Large quantities of brines are coproduced with hydrocarbons from oil and gas wells. Dissolved solutes from these brines precipitate, forming scale in and on production equipment and sludge in storage tanks. The most abundant component of these scales and sludges is barite. Radium is one of the solutes that may be incorporated into these precipitates, rendering them radioactive. One method for the disposal of scale and sludge is land spreading, in which the material is mixed into the top few centimeters of the soil and then covered with a layer of clean soil, such that the radioactivity is below governmental action levels. An assumption associated with this disposal method is that the inorganic components are highly insoluble, relatively immobile in the environment, and low in biological availability. To test this assumption, (1) radioactive scale and sludge samples were evaluated for leachability; then (2) leachability was evaluated after mixing scale and sludge samples with top soils and incubating them under moist conditions similar to what may be expected using land spreading; (3) soil-scale mixtures were also incubated wet or dry, followed by differential density separation of the scale and soil.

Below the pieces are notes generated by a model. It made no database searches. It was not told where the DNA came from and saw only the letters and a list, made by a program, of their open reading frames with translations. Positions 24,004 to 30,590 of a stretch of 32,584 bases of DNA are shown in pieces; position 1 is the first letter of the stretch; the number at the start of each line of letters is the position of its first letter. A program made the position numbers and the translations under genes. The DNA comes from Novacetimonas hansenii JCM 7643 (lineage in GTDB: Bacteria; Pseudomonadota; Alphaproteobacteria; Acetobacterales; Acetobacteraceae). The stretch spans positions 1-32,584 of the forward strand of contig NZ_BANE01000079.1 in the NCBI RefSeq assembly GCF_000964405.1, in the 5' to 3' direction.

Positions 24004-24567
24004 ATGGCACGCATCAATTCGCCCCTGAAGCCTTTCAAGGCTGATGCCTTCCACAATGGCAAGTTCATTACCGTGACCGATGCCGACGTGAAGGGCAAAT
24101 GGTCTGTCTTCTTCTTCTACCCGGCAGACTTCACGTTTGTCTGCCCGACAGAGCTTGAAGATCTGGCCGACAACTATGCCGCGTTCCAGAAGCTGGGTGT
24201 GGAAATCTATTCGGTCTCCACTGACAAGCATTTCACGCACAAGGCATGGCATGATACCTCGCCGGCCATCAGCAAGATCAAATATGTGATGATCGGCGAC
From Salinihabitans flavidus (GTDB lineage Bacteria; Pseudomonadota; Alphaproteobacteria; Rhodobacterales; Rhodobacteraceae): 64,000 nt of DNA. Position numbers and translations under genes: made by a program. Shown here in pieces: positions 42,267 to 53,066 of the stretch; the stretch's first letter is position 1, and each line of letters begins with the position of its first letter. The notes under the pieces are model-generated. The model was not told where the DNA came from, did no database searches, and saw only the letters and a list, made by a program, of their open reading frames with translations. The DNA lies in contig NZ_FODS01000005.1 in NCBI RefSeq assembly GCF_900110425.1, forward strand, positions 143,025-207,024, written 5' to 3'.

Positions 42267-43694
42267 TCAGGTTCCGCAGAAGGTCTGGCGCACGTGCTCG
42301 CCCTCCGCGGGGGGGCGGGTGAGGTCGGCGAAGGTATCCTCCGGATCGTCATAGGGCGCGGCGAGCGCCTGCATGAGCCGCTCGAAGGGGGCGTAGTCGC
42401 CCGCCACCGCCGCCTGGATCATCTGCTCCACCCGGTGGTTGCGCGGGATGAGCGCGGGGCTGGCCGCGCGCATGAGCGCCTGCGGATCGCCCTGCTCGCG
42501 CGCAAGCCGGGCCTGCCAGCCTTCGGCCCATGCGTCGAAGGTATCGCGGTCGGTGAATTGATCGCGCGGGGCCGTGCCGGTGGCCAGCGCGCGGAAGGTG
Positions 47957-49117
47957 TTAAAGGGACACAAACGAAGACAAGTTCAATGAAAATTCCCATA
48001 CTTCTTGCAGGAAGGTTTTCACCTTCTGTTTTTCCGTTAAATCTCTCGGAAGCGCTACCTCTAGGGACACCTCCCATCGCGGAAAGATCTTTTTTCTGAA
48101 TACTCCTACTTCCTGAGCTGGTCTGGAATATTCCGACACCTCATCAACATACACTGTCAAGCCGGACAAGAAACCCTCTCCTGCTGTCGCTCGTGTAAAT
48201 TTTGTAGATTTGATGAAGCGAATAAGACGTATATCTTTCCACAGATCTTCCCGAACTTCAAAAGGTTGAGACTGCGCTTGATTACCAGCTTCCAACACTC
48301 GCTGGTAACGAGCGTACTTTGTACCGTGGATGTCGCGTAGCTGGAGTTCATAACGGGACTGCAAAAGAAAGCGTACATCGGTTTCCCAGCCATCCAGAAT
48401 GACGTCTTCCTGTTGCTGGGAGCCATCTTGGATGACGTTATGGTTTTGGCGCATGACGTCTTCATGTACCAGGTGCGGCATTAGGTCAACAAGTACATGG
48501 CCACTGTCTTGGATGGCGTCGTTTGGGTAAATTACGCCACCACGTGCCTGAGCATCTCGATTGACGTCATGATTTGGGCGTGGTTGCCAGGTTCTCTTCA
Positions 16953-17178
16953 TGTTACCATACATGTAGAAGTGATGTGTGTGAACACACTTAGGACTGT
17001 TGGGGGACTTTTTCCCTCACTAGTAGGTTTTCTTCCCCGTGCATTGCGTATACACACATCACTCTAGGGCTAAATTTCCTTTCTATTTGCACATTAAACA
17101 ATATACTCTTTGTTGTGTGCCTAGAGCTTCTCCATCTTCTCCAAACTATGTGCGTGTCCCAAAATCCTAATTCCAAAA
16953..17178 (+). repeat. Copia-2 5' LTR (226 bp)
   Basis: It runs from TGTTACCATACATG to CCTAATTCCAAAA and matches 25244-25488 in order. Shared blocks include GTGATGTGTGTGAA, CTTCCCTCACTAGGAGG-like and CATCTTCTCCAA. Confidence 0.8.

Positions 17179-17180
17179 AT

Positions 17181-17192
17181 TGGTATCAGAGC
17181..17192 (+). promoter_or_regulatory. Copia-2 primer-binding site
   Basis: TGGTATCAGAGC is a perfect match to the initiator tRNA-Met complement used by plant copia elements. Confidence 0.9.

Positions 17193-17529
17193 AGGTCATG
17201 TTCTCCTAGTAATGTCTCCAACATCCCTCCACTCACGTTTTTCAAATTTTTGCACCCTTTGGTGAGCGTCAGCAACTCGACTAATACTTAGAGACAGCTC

Incubating the samples under moist conditions with top soils increased the Ra that was extractable from them by several fold. This finding is remarkable in that soil retains most of the soluble Ra added to it and soils mixed with scale or sludge retain even greater proportions of the soluble Ra added to them. The implication is that although the retained, solubilized Ra is difficult to extract from the soil, it will be much more biologically available and mobile in the environment than in its original, highly insoluble form. This conclusion is of particular concern in warm and humid climates such as those typical of Mississippi and the southeastern United States.